Facilitators Training Guide :Training Manual for Horticulture Value Chain SMEs on Financial Literacy and Development of Business Plans
In Nigeria’s horticulture sector, three crops - tomato, onion, and okra – constitute products in which the country is currently unable to bridge the existing local annual supply gap estimated at 13 million metric tons. The horticulture sector, to which the crops belong, employs substantial numbers of workers, which include women and youths; this creates opportunities for increased resilience of households. The Embassy of the Kingdom of the Netherlands in Nigeria (EKN) recently unveiled the HortiNigeria Program to ensure a sustainable gender and youth-inclusive horticulture sub-sector that contributes to food nutrition and security in the country. The program is being implemented by the International Fertilizer Development Center (IFDC) and its consortium partners East-West Seed Knowledge Transfer (EWS-KT), Wageningen University & Research (WUR) and KIT Royal Institute. HortiNigeria is a four-year program being implemented in Kaduna and Kano states in the north-west and then Ogun and Oyo States in the south-west; it aims to boost the productivity and income of 60,000 smallholder farmers (50% youth and 40% women) through eco-efficient agronomic practices. In addition to enhancing productivity and incomes, HortiNigeria would also sustainably bring an additional 15,000 hectares of land under cultivation, promote innovations and regional diversifications to reduce seasonal risks facing 2,000 entrepreneurial farmers, increase access to finance for 50 agro-SMEs, enhance sector coordination and facilitate 200 business-to-business linkages in all four states. Furthermore, the program, which focuses primarily on tomato, okra, onion, and pepper value chains, is devoted only to the domestic markets.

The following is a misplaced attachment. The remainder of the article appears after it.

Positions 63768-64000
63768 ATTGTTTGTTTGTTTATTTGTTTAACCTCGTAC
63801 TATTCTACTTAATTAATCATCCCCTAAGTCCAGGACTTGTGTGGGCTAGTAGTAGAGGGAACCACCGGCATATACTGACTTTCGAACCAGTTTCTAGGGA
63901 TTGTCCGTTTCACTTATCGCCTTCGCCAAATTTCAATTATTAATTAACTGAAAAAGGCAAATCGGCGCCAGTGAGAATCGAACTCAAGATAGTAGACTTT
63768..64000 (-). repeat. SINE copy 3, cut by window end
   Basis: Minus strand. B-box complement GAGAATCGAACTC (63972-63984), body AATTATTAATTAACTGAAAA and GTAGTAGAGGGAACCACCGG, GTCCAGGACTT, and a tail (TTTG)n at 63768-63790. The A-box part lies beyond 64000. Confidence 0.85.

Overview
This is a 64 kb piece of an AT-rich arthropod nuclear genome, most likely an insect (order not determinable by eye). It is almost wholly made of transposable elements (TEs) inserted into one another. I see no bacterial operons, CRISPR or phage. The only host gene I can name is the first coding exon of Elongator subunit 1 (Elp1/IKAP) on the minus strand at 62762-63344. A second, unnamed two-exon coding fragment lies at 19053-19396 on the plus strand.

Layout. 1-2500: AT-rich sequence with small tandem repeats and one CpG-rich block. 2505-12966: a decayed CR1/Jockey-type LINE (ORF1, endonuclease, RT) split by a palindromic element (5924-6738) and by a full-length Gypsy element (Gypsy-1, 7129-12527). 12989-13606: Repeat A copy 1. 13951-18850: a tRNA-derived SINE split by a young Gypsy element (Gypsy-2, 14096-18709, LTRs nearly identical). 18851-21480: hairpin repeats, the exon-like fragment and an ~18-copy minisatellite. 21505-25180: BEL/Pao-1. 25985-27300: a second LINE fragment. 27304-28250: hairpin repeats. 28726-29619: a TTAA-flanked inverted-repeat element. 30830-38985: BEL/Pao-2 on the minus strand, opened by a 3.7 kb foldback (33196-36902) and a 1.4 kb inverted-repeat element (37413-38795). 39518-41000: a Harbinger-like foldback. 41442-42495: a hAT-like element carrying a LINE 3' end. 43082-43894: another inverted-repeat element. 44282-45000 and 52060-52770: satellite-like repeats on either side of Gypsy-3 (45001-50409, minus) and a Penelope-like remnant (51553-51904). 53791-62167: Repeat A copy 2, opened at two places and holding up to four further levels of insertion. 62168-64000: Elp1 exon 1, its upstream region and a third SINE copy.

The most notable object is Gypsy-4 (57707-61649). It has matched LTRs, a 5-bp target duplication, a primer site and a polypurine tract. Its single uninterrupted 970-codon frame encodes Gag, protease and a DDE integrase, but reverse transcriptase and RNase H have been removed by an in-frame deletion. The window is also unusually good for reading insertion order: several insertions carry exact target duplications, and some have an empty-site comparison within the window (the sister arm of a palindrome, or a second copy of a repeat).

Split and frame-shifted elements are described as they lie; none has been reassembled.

Horticulture, Smallholder farmers, Gender Equity